And in reality, that's really what you want our war fighters to do. Everything is going to work and I know it's going to work. And that's great, as long as you're not threatened. But if you get threatened, that becomes a significant problem.

But the most amazing thing to me when I walked into the CAOC on May the 5th 2006--I guess it was--when I walked into it I expected I was going to be in a training mode again for the leadership that was there. And the leadership was Major General Holland, Lieutenant General North and General John Abizaid. That was the leadership.

And I walked in and one of the best feelings of my entire career was the fact that the entire time I was there I never had to explain space, never once. What scared me a little bit was that many times General North was explaining it to me, and General North was a fighter pilot. General North is a fighter pilot's fighter pilot. He's one of the greatest fighter pilots that the nation has ever produced.

And I'll just tell you a quick vignette, and it's somewhat technical but General North was involved. So every day we'd go through the combat plans session where we looked at the entire air plan for the day: airplanes that are assigned to troops in contact: airplanes that are assigned to personnel rescue; the CAPS (ph) that we're flying; the RPA missions that we're flying. We'd go through all that and we'd make sure we have a good plan in the morning and then we'd go execute that plan. That's kind of every day. It starts at 7 o'clock. I mean, there's a lot of work getting up to 7 o'clock, but that's kind of the key combat timing. So 7' o'clock, we're in there.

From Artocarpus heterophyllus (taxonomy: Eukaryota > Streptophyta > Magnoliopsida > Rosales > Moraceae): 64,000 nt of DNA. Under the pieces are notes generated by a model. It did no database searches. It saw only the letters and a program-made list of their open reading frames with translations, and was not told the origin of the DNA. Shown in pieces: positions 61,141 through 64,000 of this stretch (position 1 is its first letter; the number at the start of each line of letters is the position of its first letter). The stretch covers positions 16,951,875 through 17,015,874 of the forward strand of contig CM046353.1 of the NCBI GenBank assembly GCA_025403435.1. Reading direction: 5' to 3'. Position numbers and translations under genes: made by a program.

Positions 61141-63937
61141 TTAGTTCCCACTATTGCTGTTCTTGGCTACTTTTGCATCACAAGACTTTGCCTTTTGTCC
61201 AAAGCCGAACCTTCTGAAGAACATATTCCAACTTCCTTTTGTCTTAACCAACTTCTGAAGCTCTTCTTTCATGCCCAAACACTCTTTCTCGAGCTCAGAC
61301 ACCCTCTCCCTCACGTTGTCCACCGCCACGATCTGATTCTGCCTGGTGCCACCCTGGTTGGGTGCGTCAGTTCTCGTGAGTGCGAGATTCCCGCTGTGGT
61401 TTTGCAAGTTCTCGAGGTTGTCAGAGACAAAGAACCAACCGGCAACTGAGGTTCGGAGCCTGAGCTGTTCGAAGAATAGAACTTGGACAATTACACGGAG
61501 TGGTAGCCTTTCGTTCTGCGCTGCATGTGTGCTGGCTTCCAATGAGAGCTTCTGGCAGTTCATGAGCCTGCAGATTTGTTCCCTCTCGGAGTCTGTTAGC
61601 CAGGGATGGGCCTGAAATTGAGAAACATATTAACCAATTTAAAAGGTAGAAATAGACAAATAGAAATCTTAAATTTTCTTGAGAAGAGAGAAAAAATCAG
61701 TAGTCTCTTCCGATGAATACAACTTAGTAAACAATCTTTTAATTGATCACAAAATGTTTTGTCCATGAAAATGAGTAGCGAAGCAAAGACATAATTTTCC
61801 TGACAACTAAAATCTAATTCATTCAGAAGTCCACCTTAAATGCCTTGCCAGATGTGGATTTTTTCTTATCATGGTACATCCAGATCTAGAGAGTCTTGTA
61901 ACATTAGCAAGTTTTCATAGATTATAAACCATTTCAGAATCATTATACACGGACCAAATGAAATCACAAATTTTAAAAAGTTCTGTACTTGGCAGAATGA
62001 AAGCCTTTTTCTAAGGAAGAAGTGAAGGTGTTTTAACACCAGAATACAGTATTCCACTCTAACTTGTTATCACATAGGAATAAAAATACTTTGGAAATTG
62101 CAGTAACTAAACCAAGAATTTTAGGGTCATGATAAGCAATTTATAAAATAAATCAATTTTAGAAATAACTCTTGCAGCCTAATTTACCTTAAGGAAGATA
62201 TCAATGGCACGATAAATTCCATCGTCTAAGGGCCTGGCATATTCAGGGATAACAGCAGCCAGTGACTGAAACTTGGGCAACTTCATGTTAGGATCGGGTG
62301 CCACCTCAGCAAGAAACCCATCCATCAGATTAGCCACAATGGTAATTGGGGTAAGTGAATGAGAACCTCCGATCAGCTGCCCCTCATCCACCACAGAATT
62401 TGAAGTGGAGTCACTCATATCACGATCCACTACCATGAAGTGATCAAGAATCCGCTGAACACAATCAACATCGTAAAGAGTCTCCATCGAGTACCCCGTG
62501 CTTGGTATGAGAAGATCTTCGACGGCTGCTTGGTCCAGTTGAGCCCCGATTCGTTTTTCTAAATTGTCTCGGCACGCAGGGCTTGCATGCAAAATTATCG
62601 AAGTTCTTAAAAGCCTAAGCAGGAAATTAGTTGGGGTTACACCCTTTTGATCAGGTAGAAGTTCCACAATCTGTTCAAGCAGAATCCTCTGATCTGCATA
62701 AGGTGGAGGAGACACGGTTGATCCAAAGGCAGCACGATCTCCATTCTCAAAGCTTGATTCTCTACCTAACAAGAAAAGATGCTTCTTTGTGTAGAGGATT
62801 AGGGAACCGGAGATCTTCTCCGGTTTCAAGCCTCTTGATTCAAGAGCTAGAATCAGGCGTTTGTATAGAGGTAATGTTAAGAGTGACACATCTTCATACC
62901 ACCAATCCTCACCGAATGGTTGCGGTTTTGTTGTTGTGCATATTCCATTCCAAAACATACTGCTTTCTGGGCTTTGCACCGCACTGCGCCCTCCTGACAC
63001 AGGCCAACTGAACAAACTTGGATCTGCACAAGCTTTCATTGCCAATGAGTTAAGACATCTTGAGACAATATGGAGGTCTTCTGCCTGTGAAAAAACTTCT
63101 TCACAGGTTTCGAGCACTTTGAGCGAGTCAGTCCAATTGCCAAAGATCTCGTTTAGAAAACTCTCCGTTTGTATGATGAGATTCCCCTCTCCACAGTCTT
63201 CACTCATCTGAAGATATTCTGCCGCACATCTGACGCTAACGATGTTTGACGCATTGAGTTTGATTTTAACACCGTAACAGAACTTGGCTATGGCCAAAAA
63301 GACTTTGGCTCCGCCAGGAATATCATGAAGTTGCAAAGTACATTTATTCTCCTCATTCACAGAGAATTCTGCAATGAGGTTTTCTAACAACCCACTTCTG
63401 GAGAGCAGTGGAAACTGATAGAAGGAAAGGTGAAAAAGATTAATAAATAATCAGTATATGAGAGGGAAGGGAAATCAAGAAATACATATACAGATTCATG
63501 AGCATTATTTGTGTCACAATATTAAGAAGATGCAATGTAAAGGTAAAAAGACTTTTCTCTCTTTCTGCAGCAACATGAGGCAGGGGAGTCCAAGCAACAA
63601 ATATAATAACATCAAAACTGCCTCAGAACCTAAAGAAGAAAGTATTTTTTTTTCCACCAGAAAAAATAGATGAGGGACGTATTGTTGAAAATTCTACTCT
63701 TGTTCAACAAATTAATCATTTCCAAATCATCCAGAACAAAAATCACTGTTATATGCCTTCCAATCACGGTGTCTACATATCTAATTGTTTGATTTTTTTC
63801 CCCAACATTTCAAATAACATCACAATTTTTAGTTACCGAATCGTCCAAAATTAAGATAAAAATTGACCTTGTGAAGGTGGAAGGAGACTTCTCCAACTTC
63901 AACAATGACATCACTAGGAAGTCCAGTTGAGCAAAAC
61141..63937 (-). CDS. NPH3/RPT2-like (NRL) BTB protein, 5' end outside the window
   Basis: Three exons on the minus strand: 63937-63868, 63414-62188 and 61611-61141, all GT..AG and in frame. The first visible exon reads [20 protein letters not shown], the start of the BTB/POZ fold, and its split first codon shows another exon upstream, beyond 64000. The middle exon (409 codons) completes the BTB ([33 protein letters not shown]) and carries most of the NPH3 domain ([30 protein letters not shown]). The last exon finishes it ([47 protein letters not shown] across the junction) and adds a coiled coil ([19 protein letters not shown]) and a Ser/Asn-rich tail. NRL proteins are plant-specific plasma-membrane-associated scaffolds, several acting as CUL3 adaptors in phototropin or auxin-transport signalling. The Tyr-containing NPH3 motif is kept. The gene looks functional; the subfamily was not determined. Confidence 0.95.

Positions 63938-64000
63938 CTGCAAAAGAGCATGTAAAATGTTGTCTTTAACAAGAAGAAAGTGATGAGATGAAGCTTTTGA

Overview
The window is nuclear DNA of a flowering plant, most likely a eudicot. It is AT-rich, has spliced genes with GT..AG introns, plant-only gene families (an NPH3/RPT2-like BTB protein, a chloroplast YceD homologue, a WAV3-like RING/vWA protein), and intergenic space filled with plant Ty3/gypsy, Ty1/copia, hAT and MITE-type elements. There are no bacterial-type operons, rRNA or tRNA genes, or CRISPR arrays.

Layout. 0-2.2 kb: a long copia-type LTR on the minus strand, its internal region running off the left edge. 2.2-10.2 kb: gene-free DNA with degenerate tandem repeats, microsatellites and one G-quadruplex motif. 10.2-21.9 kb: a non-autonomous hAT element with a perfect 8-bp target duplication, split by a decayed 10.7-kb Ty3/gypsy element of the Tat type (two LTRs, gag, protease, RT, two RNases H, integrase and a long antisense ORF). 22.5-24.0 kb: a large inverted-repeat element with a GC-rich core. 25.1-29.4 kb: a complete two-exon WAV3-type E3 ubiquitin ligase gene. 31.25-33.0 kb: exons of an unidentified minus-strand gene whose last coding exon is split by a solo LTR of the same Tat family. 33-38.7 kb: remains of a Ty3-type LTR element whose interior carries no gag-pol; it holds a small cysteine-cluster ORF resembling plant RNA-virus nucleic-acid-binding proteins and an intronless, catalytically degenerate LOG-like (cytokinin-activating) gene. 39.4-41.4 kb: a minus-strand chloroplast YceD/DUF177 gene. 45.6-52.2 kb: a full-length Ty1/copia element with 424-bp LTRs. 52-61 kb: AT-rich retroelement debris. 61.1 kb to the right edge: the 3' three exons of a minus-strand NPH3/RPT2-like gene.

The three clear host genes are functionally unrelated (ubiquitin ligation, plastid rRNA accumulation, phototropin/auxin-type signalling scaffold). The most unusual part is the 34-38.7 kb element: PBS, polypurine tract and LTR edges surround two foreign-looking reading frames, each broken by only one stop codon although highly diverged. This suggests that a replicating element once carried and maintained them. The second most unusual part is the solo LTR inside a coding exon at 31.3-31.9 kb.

And so in that briefing you get the intel briefing and then the weather guy stands up and the weather guy is usually this really bright lieutenant, sometimes a captain, but almost always a lieutenant. And that lieutenant stands up and he's got to brief the three-star, the two-star, I mean the entire senior staff is there. And it's always an intimidating thing, but he's the weather guy. He's got to brief the weather, right?

And so he briefs the weather and he gets to the end of the weather briefing and the last chart is space weather. Now some people in here are familiar with space weather. Space weather is really the solar environment and how it impacts satellites and those kinds of things.